Forum for Science, Industry and Business

Sponsored by:     3M 
Search our Site:

 

The Exception and its Rules

25.07.2016

“Exceptional points” give rise to counter-intuitive physical effects. Researchers from TU Wien (Vienna) make use of these phenomena to create a novel kind of wave guide, which is now being presented in the journal “Nature”.

No matter whether it is acoustic waves, quantum matter waves or optical waves of a laser – all kinds of waves can be in different states of oscillation, corresponding to different frequencies. Calculating these frequencies is part of the tools of the trade in theoretical physics. Recently, however, a special class of systems has caught the attention of the scientific community, forcing physicists to abandon well-established rules.


Exceptional Points - solutions of equations in complex spaces

Copyright: Alex Mehler, woogieworks.com / TU Wien


New frontiers in wave physics: waves with complex frequencies

Copyright: Alex Mehler, woogieworks.com / TU Wien

When waves are able to absorb or release energy, so-called “exceptional points” occur, around which the waves show quite peculiar behaviour: lasers switch on, even though energy is taken away from them, light is being emitted only in one particular direction, and waves which are strongly jumbled emerge from the muddle in an orderly, well-defined state.

Rather than just approaching such an exceptional point, a team of researchers at TU Wien (Vienna, Austria) together with colleagues in Brazil, France, and Israel now managed to steer a system around this point, with remarkable results that have now been published in the journal “Nature”.

Waves with Complex Frequencies

“Usually, the characteristic frequencies of waves in a particular system depend on several different parameters”, says Professor Stefan Rotter (Institute for Theoretical Physics, TU Wien). The frequencies of microwaves in a metal container are determined by the size and by the shape of the container. These parameters can be changed, so that the frequencies of waves are changing as well.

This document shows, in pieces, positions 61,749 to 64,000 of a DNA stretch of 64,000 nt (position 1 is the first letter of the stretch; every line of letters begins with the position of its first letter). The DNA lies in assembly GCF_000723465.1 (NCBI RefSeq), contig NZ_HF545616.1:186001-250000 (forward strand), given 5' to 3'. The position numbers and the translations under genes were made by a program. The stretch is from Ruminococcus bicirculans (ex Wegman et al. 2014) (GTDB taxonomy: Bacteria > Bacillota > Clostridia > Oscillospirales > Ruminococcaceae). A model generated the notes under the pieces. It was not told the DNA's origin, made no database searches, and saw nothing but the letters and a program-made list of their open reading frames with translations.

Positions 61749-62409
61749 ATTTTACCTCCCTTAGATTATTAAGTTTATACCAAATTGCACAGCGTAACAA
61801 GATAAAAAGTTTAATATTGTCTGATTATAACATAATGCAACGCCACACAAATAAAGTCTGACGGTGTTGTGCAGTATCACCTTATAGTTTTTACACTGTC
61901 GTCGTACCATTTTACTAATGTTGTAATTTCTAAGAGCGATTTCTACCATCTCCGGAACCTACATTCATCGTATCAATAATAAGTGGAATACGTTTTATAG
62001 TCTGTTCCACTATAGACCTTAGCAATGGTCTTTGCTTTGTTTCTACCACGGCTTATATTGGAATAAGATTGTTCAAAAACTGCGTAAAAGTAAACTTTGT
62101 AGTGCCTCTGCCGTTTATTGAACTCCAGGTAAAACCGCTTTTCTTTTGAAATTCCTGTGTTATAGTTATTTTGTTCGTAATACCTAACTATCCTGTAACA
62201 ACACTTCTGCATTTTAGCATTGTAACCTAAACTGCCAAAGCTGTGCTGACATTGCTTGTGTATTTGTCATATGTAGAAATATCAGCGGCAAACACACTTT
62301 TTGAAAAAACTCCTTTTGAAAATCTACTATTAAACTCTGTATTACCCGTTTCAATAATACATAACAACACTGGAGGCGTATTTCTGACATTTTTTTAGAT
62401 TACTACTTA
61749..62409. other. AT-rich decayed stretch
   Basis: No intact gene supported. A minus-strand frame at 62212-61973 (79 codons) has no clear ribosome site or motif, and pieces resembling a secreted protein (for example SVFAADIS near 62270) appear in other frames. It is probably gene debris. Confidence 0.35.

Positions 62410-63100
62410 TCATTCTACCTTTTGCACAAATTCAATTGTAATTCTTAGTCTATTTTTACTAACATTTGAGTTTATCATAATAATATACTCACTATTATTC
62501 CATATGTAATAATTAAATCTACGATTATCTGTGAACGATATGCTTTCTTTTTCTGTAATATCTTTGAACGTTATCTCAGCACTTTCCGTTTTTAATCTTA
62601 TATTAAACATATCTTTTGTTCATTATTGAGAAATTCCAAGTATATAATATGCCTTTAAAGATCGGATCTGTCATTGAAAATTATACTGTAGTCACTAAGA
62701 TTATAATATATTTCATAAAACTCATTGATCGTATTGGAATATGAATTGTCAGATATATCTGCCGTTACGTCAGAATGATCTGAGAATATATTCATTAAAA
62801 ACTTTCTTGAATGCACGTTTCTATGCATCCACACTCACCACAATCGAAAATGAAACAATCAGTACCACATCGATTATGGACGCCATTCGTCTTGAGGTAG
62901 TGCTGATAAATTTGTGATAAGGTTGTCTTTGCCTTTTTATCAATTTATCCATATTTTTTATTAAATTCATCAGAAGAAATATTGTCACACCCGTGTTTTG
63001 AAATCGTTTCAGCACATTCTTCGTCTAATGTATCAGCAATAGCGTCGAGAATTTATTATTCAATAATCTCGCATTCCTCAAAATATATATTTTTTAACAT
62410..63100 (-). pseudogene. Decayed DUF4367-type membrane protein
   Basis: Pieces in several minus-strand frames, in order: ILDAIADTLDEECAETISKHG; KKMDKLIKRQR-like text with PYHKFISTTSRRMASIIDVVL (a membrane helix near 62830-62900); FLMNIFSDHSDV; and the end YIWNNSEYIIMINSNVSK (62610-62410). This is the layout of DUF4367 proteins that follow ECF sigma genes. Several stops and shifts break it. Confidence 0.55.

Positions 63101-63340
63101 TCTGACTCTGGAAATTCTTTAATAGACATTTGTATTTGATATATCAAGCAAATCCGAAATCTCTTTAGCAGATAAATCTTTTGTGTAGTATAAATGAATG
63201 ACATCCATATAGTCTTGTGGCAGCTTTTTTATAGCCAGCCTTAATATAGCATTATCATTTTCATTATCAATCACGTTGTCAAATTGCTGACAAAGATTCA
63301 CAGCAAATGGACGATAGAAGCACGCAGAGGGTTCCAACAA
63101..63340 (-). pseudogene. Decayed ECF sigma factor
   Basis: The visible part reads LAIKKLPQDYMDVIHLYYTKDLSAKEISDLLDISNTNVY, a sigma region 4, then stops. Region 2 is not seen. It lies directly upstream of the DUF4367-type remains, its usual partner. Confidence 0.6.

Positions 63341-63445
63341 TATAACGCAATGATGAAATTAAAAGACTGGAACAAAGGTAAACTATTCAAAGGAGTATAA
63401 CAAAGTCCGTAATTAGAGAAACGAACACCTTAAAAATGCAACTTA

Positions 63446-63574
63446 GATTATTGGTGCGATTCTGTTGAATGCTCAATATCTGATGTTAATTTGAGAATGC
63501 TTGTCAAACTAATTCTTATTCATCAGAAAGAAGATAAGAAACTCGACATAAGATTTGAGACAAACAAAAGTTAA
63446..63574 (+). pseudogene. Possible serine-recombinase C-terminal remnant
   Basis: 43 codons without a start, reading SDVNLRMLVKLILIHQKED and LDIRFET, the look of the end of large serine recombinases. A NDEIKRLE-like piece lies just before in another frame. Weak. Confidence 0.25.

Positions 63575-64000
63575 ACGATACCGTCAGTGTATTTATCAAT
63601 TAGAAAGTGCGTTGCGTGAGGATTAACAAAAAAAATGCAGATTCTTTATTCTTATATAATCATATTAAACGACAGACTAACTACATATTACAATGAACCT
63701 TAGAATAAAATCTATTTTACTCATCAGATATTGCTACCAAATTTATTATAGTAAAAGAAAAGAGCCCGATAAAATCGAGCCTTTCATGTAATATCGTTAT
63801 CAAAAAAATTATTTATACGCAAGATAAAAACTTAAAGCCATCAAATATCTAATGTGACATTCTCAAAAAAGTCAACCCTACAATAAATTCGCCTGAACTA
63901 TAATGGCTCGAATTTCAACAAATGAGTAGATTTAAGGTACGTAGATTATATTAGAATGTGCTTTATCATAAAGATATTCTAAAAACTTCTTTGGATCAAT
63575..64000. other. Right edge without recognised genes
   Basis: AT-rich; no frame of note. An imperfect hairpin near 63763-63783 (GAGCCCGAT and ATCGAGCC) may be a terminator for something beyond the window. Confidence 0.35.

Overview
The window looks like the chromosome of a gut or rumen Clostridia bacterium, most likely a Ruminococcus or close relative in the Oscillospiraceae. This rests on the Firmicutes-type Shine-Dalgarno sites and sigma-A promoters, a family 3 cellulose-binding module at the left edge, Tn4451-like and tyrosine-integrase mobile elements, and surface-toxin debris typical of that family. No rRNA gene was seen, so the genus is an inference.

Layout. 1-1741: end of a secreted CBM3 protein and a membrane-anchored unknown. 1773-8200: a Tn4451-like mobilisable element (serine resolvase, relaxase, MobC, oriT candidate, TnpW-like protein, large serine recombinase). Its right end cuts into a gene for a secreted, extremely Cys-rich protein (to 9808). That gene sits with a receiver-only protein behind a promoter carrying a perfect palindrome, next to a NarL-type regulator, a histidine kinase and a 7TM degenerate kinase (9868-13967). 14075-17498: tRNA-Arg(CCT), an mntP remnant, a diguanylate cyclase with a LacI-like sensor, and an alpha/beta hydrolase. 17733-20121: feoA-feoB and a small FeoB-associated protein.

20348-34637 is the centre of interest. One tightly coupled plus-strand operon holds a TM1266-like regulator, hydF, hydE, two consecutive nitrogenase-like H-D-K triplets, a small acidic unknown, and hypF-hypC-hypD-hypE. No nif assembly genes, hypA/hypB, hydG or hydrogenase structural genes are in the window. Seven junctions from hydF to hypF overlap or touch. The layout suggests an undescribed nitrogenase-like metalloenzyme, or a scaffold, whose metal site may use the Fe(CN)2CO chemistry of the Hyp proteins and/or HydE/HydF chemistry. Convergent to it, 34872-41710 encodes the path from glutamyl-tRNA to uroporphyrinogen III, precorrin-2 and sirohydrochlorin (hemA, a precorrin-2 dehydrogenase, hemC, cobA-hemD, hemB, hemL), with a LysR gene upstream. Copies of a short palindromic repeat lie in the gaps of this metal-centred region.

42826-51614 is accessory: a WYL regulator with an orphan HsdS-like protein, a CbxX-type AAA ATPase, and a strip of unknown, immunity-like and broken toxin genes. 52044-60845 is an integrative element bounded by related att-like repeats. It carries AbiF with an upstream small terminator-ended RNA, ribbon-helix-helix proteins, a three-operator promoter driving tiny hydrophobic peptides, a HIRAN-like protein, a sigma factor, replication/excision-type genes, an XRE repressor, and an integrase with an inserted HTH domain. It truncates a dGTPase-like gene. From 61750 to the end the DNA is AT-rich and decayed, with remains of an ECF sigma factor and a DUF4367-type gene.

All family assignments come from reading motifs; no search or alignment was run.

“The situation becomes much more complicated, if the system can absorb or release energy”, says Rotter. “In this case, our equations yield complex frequencies, in much the same way as in mathematics, when complex values emerge from the square root of a negative number.” At first glance, this may look like a mere technicality, but in recent years new experimental findings have shown that these “complex frequencies” have indeed important physical applications.

Microwaves in a Metal Box

The strange characteristics of these complex frequencies become most apparent when the system approaches an “exceptional point”. “Exceptional points occur, when the shape and the absorption of a system can be tuned in such a way that two different waves can meet at one specific complex frequency”, Rotter explains. “At this exceptional point the waves not only share the same frequency and absorption rate, but also their spatial structure is the same. One may thus really interpret this as two wave states merging into a single one at the exceptional point.”

Whenever such exceptional points show up in a system, curious effects can be observed: “We send two different wave modes through a wave guide that is tailored not only to approach the exceptional point, but actually to steer the waves around it”, says Jörg Doppler, the first author of the study. No matter which one of the two possible modes is coupled into the system – at the output, always the same mode emerges. When waves are coupled into the waveguide from the opposite direction, the other mode is favoured. “It is like driving a car into an icy two-lane tunnel, in which one slides around wildly, but from which one always comes out on the correct side of the road”, says Doppler.

In order to test the theoretical models, Stefan Rotter and his group teamed up with researchers in France working on microwave structures, i.e., hollow metal boxes through which electromagnetic waves are sent to study their behaviour. To produce the strange wave behaviour near an exceptional point the waveguides need to follow very special design rules, which were devised at TU Wien with support from Alexei Mailybaev from IMPA (Brazil). The experiments were carried out in the group of Ulrich Kuhl at the University of Nice, where the predicted behaviour could now indeed be observed.

New Frontiers in Wave Physics